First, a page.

A half-day workshop at MUSA with JL Williams


JL Williams with satyr mask

The recent StAnza Poetry Festival in St Andrews provided a wonderful excuse to get the Bridges collection out and inspire some creative writing. We were lucky to have the opportunity to work with the poet JL Williams, who has a particular interest in the crossover between poetry and other art forms such as music, visual art, dance, opera and theatre. Her workshop at MUSA explored ‘masks of the imagination’ and included artefacts used in rituals to transport people from one world to another. Here she shares her thoughts about the day and her own poem, ‘Big Mother Silence’.


Writing is transformation. It is a way of bringing what is inside out, and of sharing the essence of what we are with others, through potentially vast tracts of time and space.

‘I’ll go slowly here: if metaphor is not idle comparison, but an exchange of energy, an event, then it unites the world by its very premise — that things connect and exchange energy.’ – Mary Ruefle 

I was thrilled when Annie Rutherford, StAnza Poetry Festival’s Programme Co-ordinator, got in touch to ask if I would run a workshop at the 2018 StAnza Festival in collaboration with MUSA. The workshop would revolve around writing in response to objects in the collection. The objects would include portraits, self-portraits and a collection of masks and figurines from MUSA’s archaeology and ethnography collection, as selected by curators Alison Hadfield and Lisa Scrimgeour.

Before the workshop Alison sent me through the list of objects and links to virtual and in some cases 3D representations, and it gave me the idea that it would be interesting to share these with the participants before the workshop so they could encounter them virtually and then see how that compared to meeting them in real life.

We had a full house on the day, with many writers from different backgrounds and countries in the room. First we did some free writing and introductions to warm up and talked about the self in writing. It was fascinating to hear how the notion of the self, and what was safe or acceptable to share and reveal, varied from person to person and culture to culture. A woman from Belgium said that there it was accepted that people had many selves and that one should be honest and open about each. A Scottish man said he had been born with an original self but felt he had formed multiple selves over time to fit into different social situations, and that it would not be normal to share a multiplicity of these at once.

We discussed the spectrum of exposing the self through our writing, and how some confessional writers bore all whereas some – especially moving into realms of non-fiction and academic writing, showed very little of the self though arguably the self is always visible in some way in a text, even if through that which we do not say.

We then had a guided tour of the objects by the curators. It was remarkable to be able to see these objects up close, hear in detail about each of their histories and even be able to hold and touch them, some many thousands of years old.

I was particularly struck by a small figurine, made in Cyprus during the Archaic period (745-475 BC). A male figure in terracotta clay, whose red and black painted decoration was still visible, and even the fingerprint marks of the person who formed him. Two holes in the front of the figurine, as well as the beautiful way it fits even now into the palm of a closed hand, has led experts to surmise that it might have been a bell, and used as part of burial ritual to signal the transition from one stage of existence to another. 3D model of bell figurine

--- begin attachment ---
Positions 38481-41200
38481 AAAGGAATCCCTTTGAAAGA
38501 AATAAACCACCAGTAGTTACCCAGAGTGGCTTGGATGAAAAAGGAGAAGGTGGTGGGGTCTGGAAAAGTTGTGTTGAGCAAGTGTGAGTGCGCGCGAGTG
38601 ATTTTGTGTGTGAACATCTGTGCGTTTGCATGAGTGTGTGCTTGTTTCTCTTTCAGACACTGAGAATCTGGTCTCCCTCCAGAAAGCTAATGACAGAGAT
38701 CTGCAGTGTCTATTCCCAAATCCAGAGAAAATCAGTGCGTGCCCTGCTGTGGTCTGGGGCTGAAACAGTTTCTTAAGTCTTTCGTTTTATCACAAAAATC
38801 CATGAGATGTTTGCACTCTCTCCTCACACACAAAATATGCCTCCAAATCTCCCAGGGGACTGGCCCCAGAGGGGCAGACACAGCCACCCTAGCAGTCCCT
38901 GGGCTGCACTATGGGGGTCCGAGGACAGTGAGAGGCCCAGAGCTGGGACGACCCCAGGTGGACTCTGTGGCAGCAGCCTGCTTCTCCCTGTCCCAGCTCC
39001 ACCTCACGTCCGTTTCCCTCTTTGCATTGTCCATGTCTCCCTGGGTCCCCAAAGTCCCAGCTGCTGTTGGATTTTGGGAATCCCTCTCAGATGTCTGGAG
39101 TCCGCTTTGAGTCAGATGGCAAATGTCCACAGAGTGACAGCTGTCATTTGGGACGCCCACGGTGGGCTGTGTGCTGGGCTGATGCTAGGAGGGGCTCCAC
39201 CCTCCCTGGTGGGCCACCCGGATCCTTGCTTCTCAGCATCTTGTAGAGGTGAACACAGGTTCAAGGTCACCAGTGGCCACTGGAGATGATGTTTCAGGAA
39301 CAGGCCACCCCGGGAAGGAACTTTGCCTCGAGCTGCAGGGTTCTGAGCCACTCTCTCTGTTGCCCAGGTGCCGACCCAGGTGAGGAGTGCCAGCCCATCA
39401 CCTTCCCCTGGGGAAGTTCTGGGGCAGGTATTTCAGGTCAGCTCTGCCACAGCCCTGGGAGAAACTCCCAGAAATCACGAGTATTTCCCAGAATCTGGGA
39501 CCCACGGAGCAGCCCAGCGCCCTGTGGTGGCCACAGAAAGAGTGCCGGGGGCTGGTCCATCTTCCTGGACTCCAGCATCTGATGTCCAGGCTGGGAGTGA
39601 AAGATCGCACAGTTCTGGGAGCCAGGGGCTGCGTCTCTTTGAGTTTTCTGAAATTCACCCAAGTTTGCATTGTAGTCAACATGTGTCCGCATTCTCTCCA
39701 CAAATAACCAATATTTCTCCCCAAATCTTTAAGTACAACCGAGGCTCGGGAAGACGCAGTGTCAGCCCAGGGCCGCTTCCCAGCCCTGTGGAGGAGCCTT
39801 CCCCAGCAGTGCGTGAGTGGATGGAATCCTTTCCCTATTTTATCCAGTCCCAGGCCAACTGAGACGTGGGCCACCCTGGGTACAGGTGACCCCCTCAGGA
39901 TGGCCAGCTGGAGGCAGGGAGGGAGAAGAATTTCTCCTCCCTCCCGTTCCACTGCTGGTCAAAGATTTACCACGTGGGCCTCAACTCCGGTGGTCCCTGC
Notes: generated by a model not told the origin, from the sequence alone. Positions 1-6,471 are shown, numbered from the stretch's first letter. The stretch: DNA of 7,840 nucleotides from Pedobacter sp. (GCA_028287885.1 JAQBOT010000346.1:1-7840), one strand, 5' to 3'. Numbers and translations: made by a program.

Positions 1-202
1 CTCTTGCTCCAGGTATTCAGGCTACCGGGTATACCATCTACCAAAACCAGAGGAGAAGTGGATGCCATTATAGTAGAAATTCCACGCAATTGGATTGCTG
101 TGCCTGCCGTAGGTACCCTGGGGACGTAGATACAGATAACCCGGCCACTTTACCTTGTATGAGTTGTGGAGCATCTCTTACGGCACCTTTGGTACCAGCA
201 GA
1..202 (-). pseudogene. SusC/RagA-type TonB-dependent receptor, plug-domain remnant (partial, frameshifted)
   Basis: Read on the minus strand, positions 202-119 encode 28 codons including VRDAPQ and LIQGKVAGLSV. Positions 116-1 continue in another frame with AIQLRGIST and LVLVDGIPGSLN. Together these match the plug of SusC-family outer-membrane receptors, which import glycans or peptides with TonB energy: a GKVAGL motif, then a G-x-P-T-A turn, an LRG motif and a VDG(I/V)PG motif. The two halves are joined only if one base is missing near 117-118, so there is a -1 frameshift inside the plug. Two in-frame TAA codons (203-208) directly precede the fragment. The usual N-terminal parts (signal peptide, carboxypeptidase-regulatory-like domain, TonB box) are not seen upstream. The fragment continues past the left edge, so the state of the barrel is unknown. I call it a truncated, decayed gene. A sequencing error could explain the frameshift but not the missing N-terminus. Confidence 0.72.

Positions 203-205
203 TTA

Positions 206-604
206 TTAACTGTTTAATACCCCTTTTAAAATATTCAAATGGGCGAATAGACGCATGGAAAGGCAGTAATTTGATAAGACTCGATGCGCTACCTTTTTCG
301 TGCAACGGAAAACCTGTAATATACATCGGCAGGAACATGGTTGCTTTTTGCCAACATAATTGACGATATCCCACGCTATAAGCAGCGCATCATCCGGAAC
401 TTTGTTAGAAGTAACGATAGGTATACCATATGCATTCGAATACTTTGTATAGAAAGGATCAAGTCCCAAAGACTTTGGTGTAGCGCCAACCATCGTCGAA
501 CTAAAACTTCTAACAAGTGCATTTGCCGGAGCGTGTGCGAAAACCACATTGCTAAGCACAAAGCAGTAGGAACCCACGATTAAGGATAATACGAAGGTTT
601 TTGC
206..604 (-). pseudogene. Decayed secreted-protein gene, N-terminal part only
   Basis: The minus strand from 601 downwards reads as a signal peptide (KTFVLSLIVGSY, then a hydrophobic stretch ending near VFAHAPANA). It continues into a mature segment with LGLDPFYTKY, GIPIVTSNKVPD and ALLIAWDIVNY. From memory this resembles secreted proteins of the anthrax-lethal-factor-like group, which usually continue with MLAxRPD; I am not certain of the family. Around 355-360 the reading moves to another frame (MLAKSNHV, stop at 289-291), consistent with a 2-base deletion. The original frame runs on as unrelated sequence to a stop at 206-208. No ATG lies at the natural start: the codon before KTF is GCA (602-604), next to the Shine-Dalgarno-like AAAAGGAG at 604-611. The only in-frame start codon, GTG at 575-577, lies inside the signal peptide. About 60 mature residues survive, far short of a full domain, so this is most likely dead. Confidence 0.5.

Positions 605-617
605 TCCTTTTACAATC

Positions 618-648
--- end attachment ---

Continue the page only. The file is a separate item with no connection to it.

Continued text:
After exploring all the objects and portraits, we returned to our notepads and I asked the poets to write a poem which engaged both with their self or personal experience and with the object in some way – ideally representing some sort of transition or transformation. We had a little time at the end to share these baby poems and I was delighted by the range and depth of what was produced in such a short period of time. Some people focused on a more ekphrastic style of writing* in which they described their chosen object in close detail – revealing their self in what they noticed – and some found ways through the objects to talk about powerful moments of change in their own lives.

Workshop participants

I wanted the entire experience of the workshop to feel like a ritual in which we opened ourselves up to the creativity of others… their objects produced across vast distances in time and space, and found within ourselves ways to communicate with this creative energy and make it come alive again in our own work. I hope the writers at the workshop, and you, might take the idea of ritual and responding to art in the world around you to heart and make your own experiments with writing between worlds.

My workshop poem inspired by Big Mother, Pat Douthwaite, 1994, Lithograph:


Big Mother SilenceHC1995.34-Douthwaite-803x1024

lying in this silent house
your blanketed arms rise
to buffet my ringing ears with silence

the silence my empty rooms
ring with this year
and will ring with each year

the silence of this room
the silence of this open mouth
of wound

a generative quality
you impregnate this silence with
your massive embodiment

of a silent mask beneath which
I discover the productivity
of silence

a dynamic and two-fold realisation
though not a mother I am
the mother of silence


JL Williams (StAnza – MUSA – 2018)

*The term ‘ekphrastic’ is derived from the Greek word ‘ekphrasis’, meaning ‘description’. A really good explanation and example can be found here: Poetry Foundation

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